SFR Picks

SFR Picks—Week of June 5

Opera, film, nuclear justice and more

Popcorn and Arias

Santa Fe Opera and Center for Contemporary Arts team up to preview the 2024 season and its cinematic influences

Director Jean Renoir’s 1939 film The Rules of the Game’s tumultuous history includes a violent response by its first audience, followed by banning and then destruction by Allied forces. Reconstructed in the late 1950s, the film offers both farce and searing critique of French society on the eve of war. Giuseppe Verdi’s opera La Traviata tells the story of 19th century Parisian courtesan Violetta’s love affair with nobleman Alfredo, with whom she attempts to run away and forge a new life. In this summer’s Santa Fe Opera production of La Traviata, director Louisa Muller has reset the opera in 1939, and will discuss The Rules of the Game’s film’s influence on this production in advance of a screening that kicks off the Santa Fe Opera’s Screen to Stage Series in collaboration with the Center for Contemporary Arts. The series also will pair Mozart’s Don Giovanni with director Albert Lewin’s 1945 adaptation of Oscar Wilde’s The Picture of Dorian Gray; and this season’s world premier of The Righteous by composer Gregory Spears and librettist Tracy K. Smith with the 2021 film The Eyes of Tammy Faye.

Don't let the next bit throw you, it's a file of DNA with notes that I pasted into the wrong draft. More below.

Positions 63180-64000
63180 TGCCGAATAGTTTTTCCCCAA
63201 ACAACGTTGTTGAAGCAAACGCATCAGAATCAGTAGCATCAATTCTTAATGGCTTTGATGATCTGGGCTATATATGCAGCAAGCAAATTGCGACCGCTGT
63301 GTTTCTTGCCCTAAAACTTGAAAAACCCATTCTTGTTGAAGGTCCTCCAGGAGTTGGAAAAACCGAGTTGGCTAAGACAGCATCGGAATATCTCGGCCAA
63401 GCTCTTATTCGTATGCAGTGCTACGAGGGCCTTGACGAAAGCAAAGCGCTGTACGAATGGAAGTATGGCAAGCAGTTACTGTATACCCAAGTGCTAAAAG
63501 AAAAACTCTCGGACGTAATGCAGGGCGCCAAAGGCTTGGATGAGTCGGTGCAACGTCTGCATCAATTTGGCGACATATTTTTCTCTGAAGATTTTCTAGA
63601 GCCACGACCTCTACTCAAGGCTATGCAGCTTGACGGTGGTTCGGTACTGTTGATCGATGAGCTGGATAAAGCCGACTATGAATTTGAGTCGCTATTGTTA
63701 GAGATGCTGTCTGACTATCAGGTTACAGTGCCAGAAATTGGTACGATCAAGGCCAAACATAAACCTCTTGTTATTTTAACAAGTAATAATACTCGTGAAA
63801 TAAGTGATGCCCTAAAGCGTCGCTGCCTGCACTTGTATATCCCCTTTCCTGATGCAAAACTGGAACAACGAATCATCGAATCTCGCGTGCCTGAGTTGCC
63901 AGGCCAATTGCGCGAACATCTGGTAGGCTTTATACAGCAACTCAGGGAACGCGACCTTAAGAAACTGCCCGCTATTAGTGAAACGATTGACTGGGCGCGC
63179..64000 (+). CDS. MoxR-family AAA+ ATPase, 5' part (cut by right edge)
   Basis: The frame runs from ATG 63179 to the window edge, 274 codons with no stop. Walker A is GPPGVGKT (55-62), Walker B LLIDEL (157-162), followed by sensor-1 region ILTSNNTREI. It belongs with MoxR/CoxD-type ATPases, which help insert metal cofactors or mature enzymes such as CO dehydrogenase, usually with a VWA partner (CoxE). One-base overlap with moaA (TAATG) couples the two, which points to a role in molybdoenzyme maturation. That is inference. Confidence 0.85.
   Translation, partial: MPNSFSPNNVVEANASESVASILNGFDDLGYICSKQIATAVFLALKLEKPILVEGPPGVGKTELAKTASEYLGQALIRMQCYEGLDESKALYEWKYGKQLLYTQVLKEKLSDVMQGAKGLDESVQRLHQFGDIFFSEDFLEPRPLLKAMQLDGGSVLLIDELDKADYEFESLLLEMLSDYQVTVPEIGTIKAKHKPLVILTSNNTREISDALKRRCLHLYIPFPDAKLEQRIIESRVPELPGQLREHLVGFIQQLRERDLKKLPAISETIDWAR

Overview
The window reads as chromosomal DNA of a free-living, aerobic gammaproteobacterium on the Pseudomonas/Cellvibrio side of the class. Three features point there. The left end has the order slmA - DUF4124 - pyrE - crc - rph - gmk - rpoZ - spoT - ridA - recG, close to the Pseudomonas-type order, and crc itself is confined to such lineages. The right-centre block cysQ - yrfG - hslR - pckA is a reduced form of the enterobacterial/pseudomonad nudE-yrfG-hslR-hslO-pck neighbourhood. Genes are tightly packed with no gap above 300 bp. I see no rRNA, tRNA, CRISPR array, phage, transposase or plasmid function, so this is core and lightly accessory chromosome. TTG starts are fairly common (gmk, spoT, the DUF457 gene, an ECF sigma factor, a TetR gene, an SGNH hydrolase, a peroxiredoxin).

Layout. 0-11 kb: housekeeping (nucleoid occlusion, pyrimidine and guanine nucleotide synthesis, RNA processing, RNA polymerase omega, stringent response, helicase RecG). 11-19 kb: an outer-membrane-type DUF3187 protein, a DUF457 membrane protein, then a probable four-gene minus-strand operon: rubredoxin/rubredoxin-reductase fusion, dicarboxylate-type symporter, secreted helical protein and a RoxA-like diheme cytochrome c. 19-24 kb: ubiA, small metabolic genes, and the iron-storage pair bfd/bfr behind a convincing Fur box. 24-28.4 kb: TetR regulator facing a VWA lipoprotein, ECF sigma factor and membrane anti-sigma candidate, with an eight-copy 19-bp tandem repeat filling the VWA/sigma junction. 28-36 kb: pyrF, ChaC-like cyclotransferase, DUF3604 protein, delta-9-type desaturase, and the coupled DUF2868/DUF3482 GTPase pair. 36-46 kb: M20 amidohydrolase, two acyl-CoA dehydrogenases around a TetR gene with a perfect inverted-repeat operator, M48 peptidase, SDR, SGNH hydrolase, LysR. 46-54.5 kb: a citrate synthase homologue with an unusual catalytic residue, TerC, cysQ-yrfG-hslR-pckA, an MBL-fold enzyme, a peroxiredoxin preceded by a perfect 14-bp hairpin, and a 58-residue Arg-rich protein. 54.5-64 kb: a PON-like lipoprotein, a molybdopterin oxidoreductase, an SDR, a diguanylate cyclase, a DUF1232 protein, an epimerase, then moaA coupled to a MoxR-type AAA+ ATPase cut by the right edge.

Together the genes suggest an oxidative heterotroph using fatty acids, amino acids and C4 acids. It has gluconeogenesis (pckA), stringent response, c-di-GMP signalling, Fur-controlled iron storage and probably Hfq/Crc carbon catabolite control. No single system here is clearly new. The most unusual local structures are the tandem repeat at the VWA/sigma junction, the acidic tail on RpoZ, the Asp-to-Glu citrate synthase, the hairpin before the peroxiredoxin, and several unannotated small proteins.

The opera and CCA had worked together on a film series pre-COVID and it seemed “like a great time to bring it back,” Santa Fe Opera Director of Community Engagement Andrea Fellows Fineberg tells SFR. CCA Cinema Director Justin Clifford Rhody echoes that sentiment, describing the series as “a really beautiful collaborative opportunity.” And having the opera deliver the film choices made for some surprises, he says, such as the third pairing of The Righteous and The Eyes of Tammy Faye.

SFO General Director Robert K. Meya suggested that one, Fellows Fineberg says, and the relationship between film and opera is less one of influence and more one of contrasts. “The Righteous is not about televangelism and the corruption that was depicted somewhat in that film,” she says. But the depiction of how Baker’s faith “led her to fight for rights around HIV and activism around AIDS…that is definitely a motive in The Righteous: where our faith will take us.”